Paul Jordan, 92, owned city, Towson photo studios


Paul Jordan, who owned and operated a well-known Baltimore photo studio for 40 years, died of heart failure Tuesday at Northwest Hospital Center. He was 92.

He was born and raised Paul Schwarzchild in Munich, Germany, where he began his career as a photographer. After fleeing the rise of Nazism in 1934, he emigrated to New York City and went to work in an uncle's art gallery.

In the late 1930s, he and his wife, the former Gertrude Coller, moved to Baltimore and established a photo studio on Eastern Avenue in Highlandtown.

After becoming a U.S. citizen, he changed his name to Paul Jordan, taking his mother's maiden name.

During World War II, while serving as a combat photographer with the Army in the South Pacific, his wife operated the business.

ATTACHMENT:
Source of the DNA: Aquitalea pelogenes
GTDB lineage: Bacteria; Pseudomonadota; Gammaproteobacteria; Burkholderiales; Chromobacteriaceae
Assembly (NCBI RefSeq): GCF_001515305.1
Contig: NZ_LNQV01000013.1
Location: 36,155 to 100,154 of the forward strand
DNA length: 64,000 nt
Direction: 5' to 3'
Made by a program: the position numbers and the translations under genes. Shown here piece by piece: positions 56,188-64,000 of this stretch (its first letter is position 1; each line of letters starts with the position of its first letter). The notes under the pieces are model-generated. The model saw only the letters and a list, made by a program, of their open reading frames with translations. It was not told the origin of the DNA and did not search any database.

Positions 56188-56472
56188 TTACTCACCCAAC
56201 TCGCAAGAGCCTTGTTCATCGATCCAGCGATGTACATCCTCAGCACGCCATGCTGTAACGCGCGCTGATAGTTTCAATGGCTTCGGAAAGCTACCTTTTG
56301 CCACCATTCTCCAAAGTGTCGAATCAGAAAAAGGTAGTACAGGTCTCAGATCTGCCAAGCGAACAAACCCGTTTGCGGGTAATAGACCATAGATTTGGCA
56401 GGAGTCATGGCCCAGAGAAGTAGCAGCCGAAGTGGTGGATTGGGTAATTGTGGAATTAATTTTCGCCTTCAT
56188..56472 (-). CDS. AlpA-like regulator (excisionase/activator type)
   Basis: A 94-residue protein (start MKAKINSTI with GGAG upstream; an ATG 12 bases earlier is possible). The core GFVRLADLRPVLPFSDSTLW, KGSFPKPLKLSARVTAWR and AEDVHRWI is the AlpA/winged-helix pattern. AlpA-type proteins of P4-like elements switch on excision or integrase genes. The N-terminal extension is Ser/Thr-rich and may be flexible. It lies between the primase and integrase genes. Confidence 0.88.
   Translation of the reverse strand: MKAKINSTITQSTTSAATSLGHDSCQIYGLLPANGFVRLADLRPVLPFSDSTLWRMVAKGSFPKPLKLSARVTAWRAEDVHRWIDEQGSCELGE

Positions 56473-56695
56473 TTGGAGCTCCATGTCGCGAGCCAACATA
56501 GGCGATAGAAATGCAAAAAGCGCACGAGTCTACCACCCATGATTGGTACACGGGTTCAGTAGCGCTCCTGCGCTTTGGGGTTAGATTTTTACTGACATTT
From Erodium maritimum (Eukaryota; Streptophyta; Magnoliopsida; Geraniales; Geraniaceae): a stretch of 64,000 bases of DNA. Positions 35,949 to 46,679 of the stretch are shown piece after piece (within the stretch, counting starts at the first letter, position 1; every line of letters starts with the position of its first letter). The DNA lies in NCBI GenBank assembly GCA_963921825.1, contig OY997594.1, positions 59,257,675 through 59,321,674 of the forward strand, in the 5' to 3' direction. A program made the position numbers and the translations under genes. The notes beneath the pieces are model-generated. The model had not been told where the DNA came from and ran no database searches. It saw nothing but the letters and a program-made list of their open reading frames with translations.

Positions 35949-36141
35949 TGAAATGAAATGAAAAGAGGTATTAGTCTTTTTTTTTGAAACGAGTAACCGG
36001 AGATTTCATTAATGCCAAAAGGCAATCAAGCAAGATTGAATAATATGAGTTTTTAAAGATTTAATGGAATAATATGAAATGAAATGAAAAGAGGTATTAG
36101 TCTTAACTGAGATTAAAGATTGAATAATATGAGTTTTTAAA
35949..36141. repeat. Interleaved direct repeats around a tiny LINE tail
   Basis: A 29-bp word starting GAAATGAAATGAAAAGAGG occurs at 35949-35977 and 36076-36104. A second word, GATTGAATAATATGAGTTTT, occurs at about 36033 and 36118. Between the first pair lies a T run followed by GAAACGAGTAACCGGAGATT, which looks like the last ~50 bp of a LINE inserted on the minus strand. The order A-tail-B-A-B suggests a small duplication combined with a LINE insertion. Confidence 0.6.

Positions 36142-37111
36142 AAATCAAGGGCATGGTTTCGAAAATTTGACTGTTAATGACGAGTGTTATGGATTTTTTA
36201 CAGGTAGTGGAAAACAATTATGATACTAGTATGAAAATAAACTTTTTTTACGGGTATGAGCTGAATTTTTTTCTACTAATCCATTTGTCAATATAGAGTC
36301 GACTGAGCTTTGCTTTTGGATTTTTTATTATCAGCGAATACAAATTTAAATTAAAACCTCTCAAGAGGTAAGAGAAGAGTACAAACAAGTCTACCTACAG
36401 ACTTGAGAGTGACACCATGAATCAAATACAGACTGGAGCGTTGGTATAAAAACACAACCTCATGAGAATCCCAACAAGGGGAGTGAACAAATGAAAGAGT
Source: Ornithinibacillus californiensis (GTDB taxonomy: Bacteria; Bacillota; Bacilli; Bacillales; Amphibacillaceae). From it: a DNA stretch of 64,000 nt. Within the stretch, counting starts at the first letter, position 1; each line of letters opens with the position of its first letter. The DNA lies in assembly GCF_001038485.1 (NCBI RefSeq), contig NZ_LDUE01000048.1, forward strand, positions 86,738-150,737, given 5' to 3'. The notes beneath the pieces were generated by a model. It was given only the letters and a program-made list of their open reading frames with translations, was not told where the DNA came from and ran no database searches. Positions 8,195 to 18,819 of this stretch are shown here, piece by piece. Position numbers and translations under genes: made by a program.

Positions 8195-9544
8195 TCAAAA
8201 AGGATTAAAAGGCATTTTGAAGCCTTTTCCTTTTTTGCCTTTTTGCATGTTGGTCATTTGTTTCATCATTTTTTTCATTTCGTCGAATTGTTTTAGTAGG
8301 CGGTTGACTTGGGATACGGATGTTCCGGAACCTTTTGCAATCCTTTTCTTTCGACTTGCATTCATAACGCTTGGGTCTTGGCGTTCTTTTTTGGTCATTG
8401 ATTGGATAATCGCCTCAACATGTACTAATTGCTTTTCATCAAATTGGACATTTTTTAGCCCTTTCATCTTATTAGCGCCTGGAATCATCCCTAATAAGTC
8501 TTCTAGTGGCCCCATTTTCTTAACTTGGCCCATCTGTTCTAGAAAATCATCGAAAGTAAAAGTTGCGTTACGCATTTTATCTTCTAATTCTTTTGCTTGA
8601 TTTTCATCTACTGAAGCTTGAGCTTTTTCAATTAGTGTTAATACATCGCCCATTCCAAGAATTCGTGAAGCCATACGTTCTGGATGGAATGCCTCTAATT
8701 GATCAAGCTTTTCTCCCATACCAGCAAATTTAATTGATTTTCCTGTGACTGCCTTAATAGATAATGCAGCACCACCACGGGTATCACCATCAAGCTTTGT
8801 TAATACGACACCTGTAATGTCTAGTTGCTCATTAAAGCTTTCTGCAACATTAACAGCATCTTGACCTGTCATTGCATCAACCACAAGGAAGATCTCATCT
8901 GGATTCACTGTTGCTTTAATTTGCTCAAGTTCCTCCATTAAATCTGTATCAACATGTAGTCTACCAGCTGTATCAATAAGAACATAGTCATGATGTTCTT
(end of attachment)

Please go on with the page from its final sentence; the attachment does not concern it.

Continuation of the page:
"He was appointed the Army's representative to work along with Navy photographers taking and processing pictures of the Japanese surrender aboard the battleship USS Missouri," said a stepson, Alan Gillis of Owings Mills.

After the war, he expanded the business to include a second studio in Towson, where, in addition to portraiture, he specialized in wedding photography.

His wife died in 1975, and Mr. Jordan sold his business and retired in 1977.

The longtime Pikesville resident was a world traveler and enjoyed skiing into his 80s.

In addition to his stepson, Mr. Jordan is survived by his wife of 25 years, the former Ruth Adleberg; another stepson, Larry Gillis of Finksburg; a stepdaughter, Lynne Coven of Pikesville; 10 grandchildren; and four great-grandchildren. He was predeceased by his son, William Jordan.

Services were yesterday.

Copyright © 2020, The Baltimore Sun, a Baltimore Sun Media Group publication | Place an Ad